I have explained the reason for the clappers being in every shot. I didn't know what Dick was talking about with regard to telephone wires, etc., but I found out the cause later, and it was as ridiculous as the rest of his complaints. When we were shooting the opening scenes of the caravan of wagons as it crossed the prairie, we needed an overhead shot. We had not cranes to use in Almeria, so we improvised. At one point the main road crossed over the ravine through which the caravan was to travel, so I set my master camera on that bridge to get a vista of the entire train of wagons making its dusty way westward. It was an imposing shot and well worth the extra effort entailed. When we shot the clapper, it was impossible to get it from such a height, so we shot it up on the road and then panned down to get the action when I called for it. In that brief clapper shot, we managed to get a small view of the only telephone line into Almeria. Nuff said!
A film company working on a tight budget uses every short cut it can where economy doesn't result in loss of quality or production values. The cost of positive color film is about triple that of black and white film. Since we would shoot and print over 100,000 feet of film on THE TALL WOMEN, the savings involved in printing rushes in black and white instead of color were obvious; therefore we printed only key scenes in color so the cameraman could check his photographic result and color quality in those particular shots. Normally he would ask for only three or four color prints a day. The film takes a beating in the editing, so black-and-white film serves equally well for cutting. Action is the editor's main concern, so he is content to use black and white. Laboratory control over color hue and tone is so great it is not necessary for a cameraman to concern himself with any problem of balance.
Howard Barnes was so ignorant of these elementary facts of production that he had alarmed Dick Pack almost to the point of hysteria. Pack's education was not accomplished quickly, so I had to tolerate his presence on the set for two days.
Of course, Pack had to make his contribution to our creativity in order to justify the stupidity of his sudden trip to Spain, so he meddled. In the scene where the women went about the camp picking up all the things they might need for their foray into the wilderness, he noted that Adrianna and Rosella wore their torn circus costumes that exposed their beautiful cleavages. No breas was visiable, but Dick began shouting that McGannon would find that repulsive and demanded we get other costumes for the Italians. When I refused, he foraged all over the set to find something that would cover up what he wanted covered up. He came upon two Mexican serapes, part of the decor of Perla's wagon, and he put them over the heads of the Italian circus queens to cover their chests. The Grimaldi sisters had to wear those damned things throughout the rest of the film. I was tired of arguing, so I let Dick Pack make this fine artistic contribution to motion-picture history. Ours is certainly the only Western in which two Italian circus women will ever wear serapes. Bravo Dick, your life has not been in vain.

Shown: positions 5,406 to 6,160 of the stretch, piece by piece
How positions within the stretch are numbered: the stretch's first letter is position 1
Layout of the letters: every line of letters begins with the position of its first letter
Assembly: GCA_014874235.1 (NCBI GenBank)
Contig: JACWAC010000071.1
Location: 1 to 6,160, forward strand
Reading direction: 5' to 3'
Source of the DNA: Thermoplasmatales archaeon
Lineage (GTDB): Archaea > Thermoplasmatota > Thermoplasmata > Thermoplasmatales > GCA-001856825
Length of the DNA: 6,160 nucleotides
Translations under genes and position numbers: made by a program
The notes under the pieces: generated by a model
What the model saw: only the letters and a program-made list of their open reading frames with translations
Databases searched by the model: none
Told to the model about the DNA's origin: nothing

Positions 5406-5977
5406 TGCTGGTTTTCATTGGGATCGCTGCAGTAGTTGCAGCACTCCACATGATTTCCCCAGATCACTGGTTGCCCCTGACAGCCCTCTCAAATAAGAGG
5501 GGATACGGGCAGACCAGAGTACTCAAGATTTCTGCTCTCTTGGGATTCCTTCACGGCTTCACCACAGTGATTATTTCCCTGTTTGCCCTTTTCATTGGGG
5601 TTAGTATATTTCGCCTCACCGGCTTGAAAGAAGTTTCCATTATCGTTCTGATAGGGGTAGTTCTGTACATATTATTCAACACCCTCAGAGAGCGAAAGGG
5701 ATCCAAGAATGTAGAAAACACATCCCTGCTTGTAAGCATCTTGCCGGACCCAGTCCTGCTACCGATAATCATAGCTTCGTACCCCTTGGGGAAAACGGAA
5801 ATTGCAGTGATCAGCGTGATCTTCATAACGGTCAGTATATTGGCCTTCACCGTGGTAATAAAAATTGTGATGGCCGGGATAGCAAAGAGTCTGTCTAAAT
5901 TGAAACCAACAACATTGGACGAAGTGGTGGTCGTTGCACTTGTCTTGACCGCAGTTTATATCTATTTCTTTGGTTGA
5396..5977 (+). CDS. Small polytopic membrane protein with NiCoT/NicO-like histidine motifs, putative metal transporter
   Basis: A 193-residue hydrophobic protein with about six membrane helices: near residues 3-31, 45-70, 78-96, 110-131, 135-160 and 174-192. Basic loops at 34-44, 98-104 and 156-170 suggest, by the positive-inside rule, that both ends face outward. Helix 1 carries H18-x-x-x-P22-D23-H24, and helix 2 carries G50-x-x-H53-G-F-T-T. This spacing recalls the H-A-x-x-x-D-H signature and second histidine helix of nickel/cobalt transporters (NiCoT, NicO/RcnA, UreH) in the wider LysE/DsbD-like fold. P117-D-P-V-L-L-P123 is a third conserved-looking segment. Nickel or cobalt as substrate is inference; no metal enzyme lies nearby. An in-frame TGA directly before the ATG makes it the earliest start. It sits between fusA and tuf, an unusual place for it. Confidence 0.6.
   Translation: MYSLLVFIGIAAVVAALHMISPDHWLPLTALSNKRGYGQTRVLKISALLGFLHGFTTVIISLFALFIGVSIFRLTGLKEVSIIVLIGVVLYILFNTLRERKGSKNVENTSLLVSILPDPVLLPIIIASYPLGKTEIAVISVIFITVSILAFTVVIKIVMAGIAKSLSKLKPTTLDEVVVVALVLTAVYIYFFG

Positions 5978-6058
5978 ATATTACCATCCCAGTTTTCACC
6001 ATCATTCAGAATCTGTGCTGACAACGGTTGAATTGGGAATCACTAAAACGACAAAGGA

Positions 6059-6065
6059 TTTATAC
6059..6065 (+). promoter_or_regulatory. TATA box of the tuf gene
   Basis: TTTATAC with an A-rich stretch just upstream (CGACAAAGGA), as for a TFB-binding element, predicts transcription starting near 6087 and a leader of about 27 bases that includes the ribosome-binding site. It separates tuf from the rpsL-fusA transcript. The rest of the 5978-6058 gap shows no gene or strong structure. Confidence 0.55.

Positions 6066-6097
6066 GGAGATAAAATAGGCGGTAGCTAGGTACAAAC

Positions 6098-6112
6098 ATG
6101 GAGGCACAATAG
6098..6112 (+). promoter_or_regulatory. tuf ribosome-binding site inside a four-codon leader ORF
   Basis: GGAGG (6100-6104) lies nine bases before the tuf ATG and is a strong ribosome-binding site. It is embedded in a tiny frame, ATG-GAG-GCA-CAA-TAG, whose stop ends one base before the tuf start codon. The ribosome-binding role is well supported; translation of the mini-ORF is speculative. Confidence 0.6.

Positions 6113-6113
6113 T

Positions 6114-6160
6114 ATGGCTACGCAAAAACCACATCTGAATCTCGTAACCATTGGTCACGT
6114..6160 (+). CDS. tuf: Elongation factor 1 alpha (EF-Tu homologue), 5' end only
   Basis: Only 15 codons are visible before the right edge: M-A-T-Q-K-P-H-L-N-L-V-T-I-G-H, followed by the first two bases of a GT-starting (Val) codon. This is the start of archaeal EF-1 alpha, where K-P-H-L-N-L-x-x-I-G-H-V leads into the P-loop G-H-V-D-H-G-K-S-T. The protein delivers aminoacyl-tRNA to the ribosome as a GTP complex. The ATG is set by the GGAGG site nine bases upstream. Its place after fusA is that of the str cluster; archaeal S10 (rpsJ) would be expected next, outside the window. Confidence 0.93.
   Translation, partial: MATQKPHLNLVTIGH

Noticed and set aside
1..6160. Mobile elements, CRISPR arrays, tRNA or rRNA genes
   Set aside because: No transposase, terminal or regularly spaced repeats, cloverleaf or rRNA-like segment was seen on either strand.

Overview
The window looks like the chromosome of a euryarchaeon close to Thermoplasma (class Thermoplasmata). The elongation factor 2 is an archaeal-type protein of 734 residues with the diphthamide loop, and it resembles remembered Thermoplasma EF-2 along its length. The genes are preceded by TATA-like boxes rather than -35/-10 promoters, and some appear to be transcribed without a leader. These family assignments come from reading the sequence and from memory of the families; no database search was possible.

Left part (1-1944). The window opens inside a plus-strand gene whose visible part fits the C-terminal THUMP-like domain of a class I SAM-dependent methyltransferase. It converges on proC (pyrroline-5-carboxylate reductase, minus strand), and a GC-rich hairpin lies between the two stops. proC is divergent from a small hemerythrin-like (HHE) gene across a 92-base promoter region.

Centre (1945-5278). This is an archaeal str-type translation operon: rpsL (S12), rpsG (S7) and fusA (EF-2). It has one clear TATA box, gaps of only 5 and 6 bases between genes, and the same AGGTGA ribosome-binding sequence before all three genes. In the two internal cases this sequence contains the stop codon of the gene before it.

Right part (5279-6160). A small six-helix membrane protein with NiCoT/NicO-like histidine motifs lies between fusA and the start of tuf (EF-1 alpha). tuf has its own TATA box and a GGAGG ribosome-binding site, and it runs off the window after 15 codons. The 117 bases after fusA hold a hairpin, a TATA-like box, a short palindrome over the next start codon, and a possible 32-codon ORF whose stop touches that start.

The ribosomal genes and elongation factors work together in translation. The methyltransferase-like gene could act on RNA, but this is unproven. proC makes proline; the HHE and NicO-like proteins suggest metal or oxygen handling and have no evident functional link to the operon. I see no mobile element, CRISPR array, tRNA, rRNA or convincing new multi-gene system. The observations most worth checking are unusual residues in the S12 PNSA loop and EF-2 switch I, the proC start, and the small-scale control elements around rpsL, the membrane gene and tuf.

He took off somewhat mollified, but not happy. No one likes to be made a fool, and he most certainly appeared so in the eyes of all of us, including Anne, whom he tried to impress. He was constantly talking with her at every free moment attempting to get her to commit to an additionaly number of pictures for Westinghouse (not me). She gave him her stock answer: "Talk to my agent." Later she told me she found Dick Pack obnoxious and Howard Barnes unworthy of comment; she also warned me never to turn my back on either of them. We had achieved a Pyrrhic victory over those two; but, to this day I do not understand why Dick didn't fire Howard for the embarrassment he caused. I did, however, have peace and quiet until we finished photography.